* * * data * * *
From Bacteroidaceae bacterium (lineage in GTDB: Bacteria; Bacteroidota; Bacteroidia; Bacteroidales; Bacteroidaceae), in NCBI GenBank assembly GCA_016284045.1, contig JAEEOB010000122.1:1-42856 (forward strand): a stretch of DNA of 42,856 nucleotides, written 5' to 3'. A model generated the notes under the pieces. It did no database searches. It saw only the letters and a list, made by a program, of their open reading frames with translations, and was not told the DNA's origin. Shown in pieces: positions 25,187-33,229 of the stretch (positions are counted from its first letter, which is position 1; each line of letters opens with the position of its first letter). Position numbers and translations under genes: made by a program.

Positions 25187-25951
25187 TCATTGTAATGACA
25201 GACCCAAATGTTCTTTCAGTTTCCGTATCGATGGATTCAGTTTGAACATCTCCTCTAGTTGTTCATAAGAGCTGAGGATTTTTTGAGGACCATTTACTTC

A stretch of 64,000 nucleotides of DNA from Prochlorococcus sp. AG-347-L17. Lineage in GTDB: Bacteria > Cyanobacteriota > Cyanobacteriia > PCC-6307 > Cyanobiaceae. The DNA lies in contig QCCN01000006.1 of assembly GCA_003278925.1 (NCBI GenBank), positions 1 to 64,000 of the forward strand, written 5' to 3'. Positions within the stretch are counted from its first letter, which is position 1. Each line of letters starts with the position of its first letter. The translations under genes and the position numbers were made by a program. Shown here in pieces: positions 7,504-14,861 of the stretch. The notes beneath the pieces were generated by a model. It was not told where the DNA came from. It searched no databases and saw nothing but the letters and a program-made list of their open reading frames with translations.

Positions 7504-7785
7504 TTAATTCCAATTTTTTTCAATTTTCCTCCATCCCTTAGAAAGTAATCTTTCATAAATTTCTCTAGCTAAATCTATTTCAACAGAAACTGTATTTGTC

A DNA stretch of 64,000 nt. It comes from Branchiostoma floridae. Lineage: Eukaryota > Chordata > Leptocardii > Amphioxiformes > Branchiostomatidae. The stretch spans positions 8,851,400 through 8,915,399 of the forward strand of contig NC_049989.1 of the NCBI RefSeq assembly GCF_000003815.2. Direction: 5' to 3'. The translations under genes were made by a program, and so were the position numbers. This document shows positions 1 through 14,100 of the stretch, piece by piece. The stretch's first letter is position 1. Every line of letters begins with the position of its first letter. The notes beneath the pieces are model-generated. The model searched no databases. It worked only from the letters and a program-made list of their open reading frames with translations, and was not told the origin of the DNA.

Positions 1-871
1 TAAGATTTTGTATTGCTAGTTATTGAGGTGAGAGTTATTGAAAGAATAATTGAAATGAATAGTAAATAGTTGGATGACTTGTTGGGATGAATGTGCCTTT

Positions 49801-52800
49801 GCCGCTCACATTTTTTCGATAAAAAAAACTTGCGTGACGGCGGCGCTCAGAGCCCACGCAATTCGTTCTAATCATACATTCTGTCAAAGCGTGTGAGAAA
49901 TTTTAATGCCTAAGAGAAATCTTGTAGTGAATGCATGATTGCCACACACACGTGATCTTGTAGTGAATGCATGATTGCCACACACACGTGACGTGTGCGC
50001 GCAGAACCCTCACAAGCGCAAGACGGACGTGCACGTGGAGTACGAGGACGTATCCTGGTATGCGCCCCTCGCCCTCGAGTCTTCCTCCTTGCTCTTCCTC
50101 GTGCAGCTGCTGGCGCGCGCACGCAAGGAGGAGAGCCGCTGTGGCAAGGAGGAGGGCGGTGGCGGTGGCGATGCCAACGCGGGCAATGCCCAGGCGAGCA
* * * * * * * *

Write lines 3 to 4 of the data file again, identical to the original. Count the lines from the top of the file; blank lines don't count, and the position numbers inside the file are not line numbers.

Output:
25187 TCATTGTAATGACA
25201 GACCCAAATGTTCTTTCAGTTTCCGTATCGATGGATTCAGTTTGAACATCTCCTCTAGTTGTTCATAAGAGCTGAGGATTTTTTGAGGACCATTTACTTC